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Do It Yourself Ten

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Make pie chart paper pendants. If charts, graphs and metrics are your thing, you might enjoy crafting some pie chart pendants.

Make pie chart paper pendants

They're made entirely of paper. Oh, and a little glue, thread and a jump ring if you want to get technical. Which you probably do, if you're the kind of person who likes pie charts. With a punch (I used a 1" circle), cut out about 12 circles of cardstock. You can add as many circles to the pendant as needed to get the thickness you want, of course. How About Orange.

DIY macaron coin purse. Sew a wallet that turns into a tote. How to transfer an image to fabric with gel medium. I experimented with transferring an image onto fabric the other day.

How to transfer an image to fabric with gel medium

For my test, I used this completely adorable dachshund drawing by Kayanna Nelson of June Craft. The little fellow is downloadable for personal use at Bloesem Kids. To try an image transfer, you'll need: Acrylic gel medium, available at art storesFabricA laser printed image (not inkjet!) With your finger—or a brush, but I prefer to feel what I'm doing—spread gel medium onto your fabric in the area where you want your image. Not too thin, not too thick; just a nice even layer. Place your image printed side down onto the sticky fabric and press firmly.

Dampen the paper with water, then gently rub the paper away from the image with your finger. The resulting fabric will be a bit stiffer where the gel medium was applied, and you'll be able to see it faintly. Bow tie paper clips from fabric scraps. I had a couple little scraps left over from stiffened fabric projects, and after fiddling with them, I noticed they'd easily make tiny bows.

Bow tie paper clips from fabric scraps

Which I attached to paper clips because... I don't know why. These could work as bookmarks, on wedding invitations, Valentines, etc. Or attach the bows to hair clips for little girls or pencils for bridal shower games. How to stencil with freezer paper. One of the projects at this Friday's Chicago Craft Social will be freezer paper stenciling.

How to stencil with freezer paper

I'm helping lead this table, so I needed to give it a test drive and make up some samples. You know how a project usually has four tedious steps you tolerate and one step that's super fun? I think this is one of the few where all of the steps are fun. How to make gift bags from newspaper. When I bought something at a store recently, the clerk handed me my purchase in a bag made from a newspaper.

How to make gift bags from newspaper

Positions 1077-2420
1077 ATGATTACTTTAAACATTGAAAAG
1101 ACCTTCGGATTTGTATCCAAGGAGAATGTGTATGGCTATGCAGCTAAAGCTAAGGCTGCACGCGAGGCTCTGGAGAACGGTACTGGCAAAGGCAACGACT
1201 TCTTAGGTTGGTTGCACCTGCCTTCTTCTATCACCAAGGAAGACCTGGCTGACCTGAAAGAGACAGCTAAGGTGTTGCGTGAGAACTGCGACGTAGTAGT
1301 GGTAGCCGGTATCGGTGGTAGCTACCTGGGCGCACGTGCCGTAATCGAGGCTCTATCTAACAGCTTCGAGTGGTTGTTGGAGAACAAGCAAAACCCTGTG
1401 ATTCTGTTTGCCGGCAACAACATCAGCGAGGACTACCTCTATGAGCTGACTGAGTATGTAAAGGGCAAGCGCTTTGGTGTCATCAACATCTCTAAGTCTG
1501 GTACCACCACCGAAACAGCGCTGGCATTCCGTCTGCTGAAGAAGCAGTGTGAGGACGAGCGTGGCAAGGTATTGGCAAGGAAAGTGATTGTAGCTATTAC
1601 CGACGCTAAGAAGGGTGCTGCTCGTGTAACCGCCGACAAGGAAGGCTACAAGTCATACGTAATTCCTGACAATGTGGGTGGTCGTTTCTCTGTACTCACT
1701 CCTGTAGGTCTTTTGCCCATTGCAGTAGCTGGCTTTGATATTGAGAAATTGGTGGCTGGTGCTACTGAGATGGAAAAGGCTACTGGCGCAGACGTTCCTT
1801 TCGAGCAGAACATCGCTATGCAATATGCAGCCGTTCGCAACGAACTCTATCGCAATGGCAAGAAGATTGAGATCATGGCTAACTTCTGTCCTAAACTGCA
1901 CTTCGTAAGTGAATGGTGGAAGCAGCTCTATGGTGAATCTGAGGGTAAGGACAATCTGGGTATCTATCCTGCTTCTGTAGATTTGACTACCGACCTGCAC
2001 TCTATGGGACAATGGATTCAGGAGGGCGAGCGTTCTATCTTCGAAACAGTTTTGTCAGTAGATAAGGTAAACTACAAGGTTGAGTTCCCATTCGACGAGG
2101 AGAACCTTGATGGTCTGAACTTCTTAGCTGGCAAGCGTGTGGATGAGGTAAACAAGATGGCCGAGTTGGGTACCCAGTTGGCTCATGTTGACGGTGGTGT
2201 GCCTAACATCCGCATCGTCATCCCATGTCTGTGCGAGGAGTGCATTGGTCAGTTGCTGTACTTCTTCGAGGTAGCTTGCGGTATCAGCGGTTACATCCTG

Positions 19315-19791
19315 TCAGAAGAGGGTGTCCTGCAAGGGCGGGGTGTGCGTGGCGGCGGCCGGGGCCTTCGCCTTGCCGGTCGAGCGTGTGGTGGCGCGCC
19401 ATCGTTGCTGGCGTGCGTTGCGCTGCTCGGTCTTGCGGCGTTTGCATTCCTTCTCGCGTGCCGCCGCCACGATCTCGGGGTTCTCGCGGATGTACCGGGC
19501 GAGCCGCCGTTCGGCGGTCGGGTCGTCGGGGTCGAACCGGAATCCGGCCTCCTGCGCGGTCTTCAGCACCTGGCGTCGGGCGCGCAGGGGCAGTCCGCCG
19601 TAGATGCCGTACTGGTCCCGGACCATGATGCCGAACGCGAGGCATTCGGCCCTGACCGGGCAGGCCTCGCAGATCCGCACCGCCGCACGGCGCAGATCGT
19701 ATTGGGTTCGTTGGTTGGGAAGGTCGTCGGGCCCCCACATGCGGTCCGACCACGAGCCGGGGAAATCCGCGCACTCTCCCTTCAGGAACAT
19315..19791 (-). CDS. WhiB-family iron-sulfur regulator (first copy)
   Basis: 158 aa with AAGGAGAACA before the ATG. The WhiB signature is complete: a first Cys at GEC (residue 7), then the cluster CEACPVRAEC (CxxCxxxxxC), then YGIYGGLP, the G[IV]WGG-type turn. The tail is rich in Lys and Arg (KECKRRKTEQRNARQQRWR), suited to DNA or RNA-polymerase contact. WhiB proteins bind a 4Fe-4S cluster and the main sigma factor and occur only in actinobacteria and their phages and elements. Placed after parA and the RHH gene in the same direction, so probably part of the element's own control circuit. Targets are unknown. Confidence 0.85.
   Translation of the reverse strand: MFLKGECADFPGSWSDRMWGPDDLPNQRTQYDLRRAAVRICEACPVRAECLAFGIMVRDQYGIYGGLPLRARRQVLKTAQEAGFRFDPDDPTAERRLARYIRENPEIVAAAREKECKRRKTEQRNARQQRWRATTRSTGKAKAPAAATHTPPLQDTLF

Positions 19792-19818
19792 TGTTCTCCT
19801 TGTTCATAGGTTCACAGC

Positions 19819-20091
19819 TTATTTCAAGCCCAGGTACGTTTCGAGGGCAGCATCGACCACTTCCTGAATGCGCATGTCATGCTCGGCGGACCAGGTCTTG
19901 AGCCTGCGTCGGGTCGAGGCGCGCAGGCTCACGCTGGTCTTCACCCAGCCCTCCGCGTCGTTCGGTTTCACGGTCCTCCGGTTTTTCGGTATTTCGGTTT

I liked it very much and had to make some more—thus today's DIY recycled newspaper project: gift bags made from the Wall Street Journal. You can vary the dimensions, of course, but here's what I used to create a bag that's 5" tall, 4.5" wide, and 3" deep. Stack two sheets of newspaper on top of each other. Make your own fabric prints using the sun. The folks who make Inkodye sent over a sample the other day.

Make your own fabric prints using the sun

Inkodye is light-sensitive dye for textiles or any natural fibers, including wood and raw leather. It acts like the Sunprint paper you might have used as a kid, only you can brush this dye on anything you want and it comes in lots of colors. Like orange, of course. Picture frame project with Inkodye. Inkodye testing continues in the Jones lab, this time on wood.

Picture frame project with Inkodye

I bought an unfinished frame at Michaels for one whole dollar and doctored it up with the dye. This is the result. Who are those youngsters in the frame? A DIY fabric project using light-sensitive dye. Another project in the Inkodye series.

A DIY fabric project using light-sensitive dye

This time I tried to get fancy with the light-sensitive dye and see if a drawing could be transferred onto fabric. (Click the image above to view a little larger.) Print your own fabric with Inkodye. I played with Inkodye again—a photo-sensitive dye that uses the sun to develop prints on natural materials like wood and fabric.

Print your own fabric with Inkodye

One nice thing about using this dye instead of fabric paint is that fabric stays soft and flexible, instead of stiffening like it does with paint. Plus watching prints develop is always fun! I made a simple cloud design this time, since I knew that achieving perfectly crisp edges is tricky due to shadows that might occur. And clouds can have soft edges, so if that's what happened, all the better. To make your own cloud print, you'll need Inkodye, fabric, a foam brush, a large piece of cardboard wrapped in plastic for your work surface, masking tape, cardboard for cutting out shapes, a pencil and scissors. Sketch clouds onto cardboard. Cut out the clouds. Tape the edges of the fabric to your work surface to keep it in place while you brush on dye.

Little origami elephant. You know how sometimes you need to take a break from work and fold an elephant?

Little origami elephant

Here's my attempt, following this YouTube video in which Jo Nakashima shows how to make an origami elephant designed by Li Jun. Free sewing tutorial: Geek Chic iPad Case. Hello, everybody!